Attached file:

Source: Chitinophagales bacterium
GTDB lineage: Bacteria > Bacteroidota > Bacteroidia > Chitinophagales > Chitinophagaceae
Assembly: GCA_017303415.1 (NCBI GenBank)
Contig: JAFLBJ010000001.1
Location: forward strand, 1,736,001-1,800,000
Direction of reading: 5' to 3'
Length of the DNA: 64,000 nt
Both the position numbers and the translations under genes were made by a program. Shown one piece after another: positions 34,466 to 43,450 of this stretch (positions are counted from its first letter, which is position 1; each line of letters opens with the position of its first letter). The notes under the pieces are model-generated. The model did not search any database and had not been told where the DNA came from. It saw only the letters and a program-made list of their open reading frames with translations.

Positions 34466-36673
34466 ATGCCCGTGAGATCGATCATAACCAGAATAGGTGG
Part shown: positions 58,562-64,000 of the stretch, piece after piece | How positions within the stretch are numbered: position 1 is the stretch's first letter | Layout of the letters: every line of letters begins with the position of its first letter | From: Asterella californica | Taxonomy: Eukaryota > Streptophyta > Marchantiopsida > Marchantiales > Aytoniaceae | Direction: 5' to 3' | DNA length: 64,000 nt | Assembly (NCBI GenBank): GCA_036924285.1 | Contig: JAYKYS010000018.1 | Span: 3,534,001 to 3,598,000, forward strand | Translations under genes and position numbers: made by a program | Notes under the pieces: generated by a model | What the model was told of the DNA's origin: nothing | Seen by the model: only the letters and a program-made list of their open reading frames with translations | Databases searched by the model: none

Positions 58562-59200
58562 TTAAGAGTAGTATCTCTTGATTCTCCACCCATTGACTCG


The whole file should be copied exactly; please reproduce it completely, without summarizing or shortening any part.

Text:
Source: Chitinophagales bacterium
GTDB lineage: Bacteria > Bacteroidota > Bacteroidia > Chitinophagales > Chitinophagaceae
Assembly: GCA_017303415.1 (NCBI GenBank)
Contig: JAFLBJ010000001.1
Location: forward strand, 1,736,001-1,800,000
Direction of reading: 5' to 3'
Length of the DNA: 64,000 nt
Both the position numbers and the translations under genes were made by a program. Shown one piece after another: positions 34,466 to 43,450 of this stretch (positions are counted from its first letter, which is position 1; each line of letters opens with the position of its first letter). The notes under the pieces are model-generated. The model did not search any database and had not been told where the DNA came from. It saw only the letters and a program-made list of their open reading frames with translations.

Positions 34466-36673
34466 ATGCCCGTGAGATCGATCATAACCAGAATAGGTGG
Part shown: positions 58,562-64,000 of the stretch, piece after piece | How positions within the stretch are numbered: position 1 is the stretch's first letter | Layout of the letters: every line of letters begins with the position of its first letter | From: Asterella californica | Taxonomy: Eukaryota > Streptophyta > Marchantiopsida > Marchantiales > Aytoniaceae | Direction: 5' to 3' | DNA length: 64,000 nt | Assembly (NCBI GenBank): GCA_036924285.1 | Contig: JAYKYS010000018.1 | Span: 3,534,001 to 3,598,000, forward strand | Translations under genes and position numbers: made by a program | Notes under the pieces: generated by a model | What the model was told of the DNA's origin: nothing | Seen by the model: only the letters and a program-made list of their open reading frames with translations | Databases searched by the model: none

Positions 58562-59200
58562 TTAAGAGTAGTATCTCTTGATTCTCCACCCATTGACTCG